The Children of Arnborg: the Prophecy
by Rene Barry
part 1 of 2
Boston District Attorney Stuart Morrow has enjoyed an unholy alliance with a group of vampires for years, but when his prosecution of a high-profile defendant goes awry, he begins to understand that it will take more than the legal system to put things right.
One night on a Boston highway, the company of a seductive vampire named Emma will plunge him deeper into the dangers of their world than he could have ever imagined and into a battle for his own survival.
Matthew Raines turned up the volume on the television set. He had not showered. He still had not shaved. The night bugs chirped and the trees shivered in the cool wind outside. He plucked down on the soft bed sheets, beer in hand, lapping up the media frenzy over Woolsey’s mistrial. Like it or not, he was the defense counsel of the hour.
“I would not get too comfortable if I were you!” A voice shot through the room. The beer bottle broke on the floor.
“What the fuh-” On instinct Raines grabbed the .38 caliber gun in the bedside drawer and flung himself over the side of the bed, peering into the darkened bedroom doorway. The stranger had turned off the light in the corridor.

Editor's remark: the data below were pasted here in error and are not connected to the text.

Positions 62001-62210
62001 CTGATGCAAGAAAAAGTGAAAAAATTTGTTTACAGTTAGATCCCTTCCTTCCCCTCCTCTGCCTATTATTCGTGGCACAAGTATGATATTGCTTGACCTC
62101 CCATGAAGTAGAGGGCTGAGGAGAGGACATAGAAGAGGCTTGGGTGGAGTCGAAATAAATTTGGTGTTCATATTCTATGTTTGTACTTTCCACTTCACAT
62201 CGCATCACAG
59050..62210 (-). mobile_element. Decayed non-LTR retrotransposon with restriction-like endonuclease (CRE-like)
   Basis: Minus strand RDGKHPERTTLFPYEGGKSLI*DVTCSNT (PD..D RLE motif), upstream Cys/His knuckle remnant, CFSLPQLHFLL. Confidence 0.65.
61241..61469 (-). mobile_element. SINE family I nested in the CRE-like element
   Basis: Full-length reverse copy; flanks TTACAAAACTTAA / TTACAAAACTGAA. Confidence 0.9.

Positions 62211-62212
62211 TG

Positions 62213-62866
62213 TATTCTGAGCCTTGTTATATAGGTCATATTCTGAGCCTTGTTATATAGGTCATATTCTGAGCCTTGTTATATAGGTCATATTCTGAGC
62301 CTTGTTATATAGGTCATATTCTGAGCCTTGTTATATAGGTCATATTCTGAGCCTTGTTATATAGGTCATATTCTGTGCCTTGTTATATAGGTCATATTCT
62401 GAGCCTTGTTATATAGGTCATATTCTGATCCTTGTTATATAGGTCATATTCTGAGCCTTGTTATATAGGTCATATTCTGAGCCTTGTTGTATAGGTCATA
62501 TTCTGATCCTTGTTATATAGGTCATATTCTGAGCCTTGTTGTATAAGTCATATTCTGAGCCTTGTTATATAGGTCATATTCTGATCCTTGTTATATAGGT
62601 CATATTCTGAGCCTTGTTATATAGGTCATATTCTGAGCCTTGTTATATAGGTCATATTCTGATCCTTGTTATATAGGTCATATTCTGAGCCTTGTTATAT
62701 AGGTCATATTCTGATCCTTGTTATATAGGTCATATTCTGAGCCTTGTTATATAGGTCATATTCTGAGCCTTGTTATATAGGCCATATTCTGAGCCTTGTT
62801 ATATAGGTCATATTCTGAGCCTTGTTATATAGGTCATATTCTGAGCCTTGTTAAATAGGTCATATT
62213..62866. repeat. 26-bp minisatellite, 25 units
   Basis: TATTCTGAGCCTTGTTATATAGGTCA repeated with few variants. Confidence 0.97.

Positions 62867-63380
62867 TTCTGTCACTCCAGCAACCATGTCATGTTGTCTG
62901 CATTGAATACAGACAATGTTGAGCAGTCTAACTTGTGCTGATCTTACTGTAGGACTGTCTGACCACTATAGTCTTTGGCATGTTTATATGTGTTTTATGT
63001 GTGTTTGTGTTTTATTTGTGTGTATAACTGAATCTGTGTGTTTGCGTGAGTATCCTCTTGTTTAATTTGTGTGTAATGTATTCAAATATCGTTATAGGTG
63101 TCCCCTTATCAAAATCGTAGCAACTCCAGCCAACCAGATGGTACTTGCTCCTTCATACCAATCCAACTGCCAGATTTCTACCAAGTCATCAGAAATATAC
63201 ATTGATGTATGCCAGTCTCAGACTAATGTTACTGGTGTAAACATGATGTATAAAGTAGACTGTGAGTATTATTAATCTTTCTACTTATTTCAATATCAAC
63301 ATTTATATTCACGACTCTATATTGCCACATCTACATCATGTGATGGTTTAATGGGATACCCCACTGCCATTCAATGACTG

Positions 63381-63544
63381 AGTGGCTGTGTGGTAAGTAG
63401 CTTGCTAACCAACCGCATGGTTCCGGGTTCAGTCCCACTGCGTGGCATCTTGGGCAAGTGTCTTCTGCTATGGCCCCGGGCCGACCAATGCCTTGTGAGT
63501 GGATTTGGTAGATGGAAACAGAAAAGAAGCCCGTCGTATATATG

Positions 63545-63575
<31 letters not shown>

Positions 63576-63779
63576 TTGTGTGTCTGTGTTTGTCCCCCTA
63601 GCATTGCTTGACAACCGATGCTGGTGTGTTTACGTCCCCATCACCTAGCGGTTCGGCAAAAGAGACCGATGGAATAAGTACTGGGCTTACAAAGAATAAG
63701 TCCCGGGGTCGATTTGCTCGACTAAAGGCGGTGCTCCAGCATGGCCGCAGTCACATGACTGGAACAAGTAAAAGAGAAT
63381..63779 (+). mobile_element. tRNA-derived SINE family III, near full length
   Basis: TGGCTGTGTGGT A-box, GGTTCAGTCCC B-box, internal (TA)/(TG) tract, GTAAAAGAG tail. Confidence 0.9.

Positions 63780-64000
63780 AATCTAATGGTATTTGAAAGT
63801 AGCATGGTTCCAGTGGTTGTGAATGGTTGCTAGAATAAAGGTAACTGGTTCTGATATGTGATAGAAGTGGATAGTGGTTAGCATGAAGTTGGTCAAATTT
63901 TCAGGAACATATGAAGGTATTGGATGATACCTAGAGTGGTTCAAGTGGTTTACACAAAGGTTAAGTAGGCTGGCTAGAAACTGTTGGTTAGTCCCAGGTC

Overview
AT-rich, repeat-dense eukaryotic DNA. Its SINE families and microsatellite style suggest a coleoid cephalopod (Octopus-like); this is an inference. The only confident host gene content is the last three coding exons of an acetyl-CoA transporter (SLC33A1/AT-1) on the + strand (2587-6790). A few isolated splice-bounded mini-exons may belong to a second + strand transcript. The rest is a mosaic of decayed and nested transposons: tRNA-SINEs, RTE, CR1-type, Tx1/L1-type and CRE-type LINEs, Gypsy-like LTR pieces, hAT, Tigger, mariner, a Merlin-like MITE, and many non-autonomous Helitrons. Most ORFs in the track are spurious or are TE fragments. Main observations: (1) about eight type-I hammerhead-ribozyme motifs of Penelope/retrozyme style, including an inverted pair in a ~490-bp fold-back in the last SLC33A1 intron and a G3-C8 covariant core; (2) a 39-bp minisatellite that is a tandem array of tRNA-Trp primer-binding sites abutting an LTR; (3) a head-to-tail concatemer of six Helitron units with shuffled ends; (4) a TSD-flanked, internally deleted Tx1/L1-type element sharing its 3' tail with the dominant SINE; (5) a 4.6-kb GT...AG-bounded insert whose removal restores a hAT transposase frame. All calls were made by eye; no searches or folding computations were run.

“Karen?” he gasped, gauging the familiar, well-built silhouette of his intruder.
“Very good, counsel. You will need your every instinct, every wile you can afford to survive what’s coming your way.”
“Karen? How did you get in here? What the hell are you doing breaking into my house?”
“Focus, counsel. That’s not important. What is important is that I get you to safety. I can fight them. You can’t.”
Raines eased up from the side of the bed, measuring his client. “You okay, Karen?” he asked cautiously. “Everything all right?” He took stock of the 9-mm in her hand. “What you gonna do with that?”